Housekeeping A View Without A Room
posted by April 3 at 13:52 PMon
If you haven’t yet, go read Jen Graves’s fantastic feature this week on Seattle’s obsession with views. It touches on real estate, the mountain-vs.-water debate, and the value of views that aren’t really “views.” Here’s how it ends:
An encounter with a view is visual, not participatory, like looking at landscape art. Beginning in the 18th century, there was a cottage industry of “view” painters—painters who made portraits purchased by gentlemen on their travels. At home, the paintings didn’t just show off the traveler’s sophistication; they also provided cold, damp, dim northern homes with false windows that “looked out onto” the warmth and light of southern climes. Seattle Art Museum has one of these paintings on display right now, in the European art exhibition on the fourth floor, by Luca Carlevariis, made around 1710. It depicts a storm brewing in dark clouds above the Grand Canal in Venice, but a balmy late afternoon hitting the side of the Doge’s Palace anyway, warming the people strolling there.[…]
It’s not just spectacular views that count. Underdog views can turn out to mean so much. Take the view out the window in front of me right now, as I’m writing this. I’m in my house in the Central District, looking out the front picture window. What I see is the front yard of the house across the street, which, instead of a lawn, is a slab of concrete fenced in by chain link. It sounds like a sorry excuse for a landscape, but it has animals. Several of them. Woodland-creature types. I can make out a deer, a bear, a baby bear, two frogs, a seagull, a pig, and two turtles. They’re garden sculptures with no garden. An elderly black couple lives in the house. By contrast, I’ve planted a high-maintenance number of trees and flowers over here. Every time I look out the window I’m embarrassed by the old stereotype: Why are white people so obsessed with lawn care?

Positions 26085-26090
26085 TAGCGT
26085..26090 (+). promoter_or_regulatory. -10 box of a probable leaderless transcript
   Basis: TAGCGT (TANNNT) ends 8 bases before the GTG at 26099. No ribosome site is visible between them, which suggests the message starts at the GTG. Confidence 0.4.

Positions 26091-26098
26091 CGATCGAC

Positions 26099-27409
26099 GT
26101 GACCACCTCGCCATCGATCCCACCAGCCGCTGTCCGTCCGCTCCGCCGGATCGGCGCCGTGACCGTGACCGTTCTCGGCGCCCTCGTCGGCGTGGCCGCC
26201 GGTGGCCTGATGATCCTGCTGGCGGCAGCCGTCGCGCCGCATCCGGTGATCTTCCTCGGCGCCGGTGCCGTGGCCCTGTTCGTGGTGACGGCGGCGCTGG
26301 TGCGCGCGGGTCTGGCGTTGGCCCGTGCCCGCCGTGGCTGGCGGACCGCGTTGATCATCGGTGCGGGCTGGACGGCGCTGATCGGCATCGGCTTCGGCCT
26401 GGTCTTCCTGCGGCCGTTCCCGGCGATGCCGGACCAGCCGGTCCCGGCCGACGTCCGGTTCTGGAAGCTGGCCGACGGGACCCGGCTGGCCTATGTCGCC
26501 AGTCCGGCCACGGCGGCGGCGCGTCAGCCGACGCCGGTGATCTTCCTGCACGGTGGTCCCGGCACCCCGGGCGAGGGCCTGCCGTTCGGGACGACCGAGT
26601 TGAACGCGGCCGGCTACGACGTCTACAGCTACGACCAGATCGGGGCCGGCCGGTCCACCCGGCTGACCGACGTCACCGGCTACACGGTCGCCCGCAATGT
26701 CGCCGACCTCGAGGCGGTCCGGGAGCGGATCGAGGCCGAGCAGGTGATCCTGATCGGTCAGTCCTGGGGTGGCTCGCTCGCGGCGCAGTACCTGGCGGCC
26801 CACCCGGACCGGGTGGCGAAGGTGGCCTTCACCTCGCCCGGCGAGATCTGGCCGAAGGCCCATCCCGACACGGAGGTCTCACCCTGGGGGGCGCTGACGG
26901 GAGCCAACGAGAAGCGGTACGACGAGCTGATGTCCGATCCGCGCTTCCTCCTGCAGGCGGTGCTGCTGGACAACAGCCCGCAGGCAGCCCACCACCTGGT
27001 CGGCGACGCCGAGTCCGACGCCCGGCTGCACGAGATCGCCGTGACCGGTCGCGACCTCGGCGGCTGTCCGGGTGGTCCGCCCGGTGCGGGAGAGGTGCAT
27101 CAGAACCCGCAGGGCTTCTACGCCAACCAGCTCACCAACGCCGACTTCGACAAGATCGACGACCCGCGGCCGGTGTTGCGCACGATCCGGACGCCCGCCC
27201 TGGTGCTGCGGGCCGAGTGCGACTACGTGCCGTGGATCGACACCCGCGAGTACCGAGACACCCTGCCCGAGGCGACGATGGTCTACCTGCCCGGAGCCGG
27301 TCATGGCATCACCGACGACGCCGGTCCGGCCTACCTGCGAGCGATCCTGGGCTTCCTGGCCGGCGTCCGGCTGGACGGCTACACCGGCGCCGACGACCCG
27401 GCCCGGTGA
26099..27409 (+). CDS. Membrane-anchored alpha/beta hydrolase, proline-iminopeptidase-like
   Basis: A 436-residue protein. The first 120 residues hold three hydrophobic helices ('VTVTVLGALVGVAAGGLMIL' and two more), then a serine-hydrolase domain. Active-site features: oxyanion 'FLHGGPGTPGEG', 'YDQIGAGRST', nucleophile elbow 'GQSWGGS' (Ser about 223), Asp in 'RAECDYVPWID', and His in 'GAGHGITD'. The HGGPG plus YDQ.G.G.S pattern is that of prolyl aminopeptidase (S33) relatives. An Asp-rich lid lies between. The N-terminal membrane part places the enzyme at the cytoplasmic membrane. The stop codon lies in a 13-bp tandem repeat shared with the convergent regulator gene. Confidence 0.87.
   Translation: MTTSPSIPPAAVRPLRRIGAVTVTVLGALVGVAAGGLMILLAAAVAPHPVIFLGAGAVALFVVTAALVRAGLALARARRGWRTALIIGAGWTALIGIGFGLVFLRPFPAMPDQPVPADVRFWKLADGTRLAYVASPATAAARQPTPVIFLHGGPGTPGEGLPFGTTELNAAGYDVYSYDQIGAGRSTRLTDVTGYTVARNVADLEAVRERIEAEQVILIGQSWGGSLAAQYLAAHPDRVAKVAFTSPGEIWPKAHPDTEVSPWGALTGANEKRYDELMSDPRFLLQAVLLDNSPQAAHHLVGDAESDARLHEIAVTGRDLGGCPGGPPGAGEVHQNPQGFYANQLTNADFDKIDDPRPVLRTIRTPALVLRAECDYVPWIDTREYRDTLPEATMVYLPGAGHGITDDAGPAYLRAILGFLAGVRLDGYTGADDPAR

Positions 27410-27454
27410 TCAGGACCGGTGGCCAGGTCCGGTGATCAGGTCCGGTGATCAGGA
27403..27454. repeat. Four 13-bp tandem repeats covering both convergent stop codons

Before the house in the Central District, we lived in a house in Tacoma that had what real-estate agents call a “peekaboo” view of Puget Sound (meaning we had to stand funny to see it). Before that, we lived in a loft in Tacoma, in a building obsessed with views of Mount Rainier, but we lived on the back side, so our big bank of windows had a “territorial” view of an old brick wall with a giant word spray-painted on it. The word was OPAL. That piece of graffiti figures prominently in family photographs from that time. One day we came home and it had been cleaned off. It had been the largest work of art we ever owned.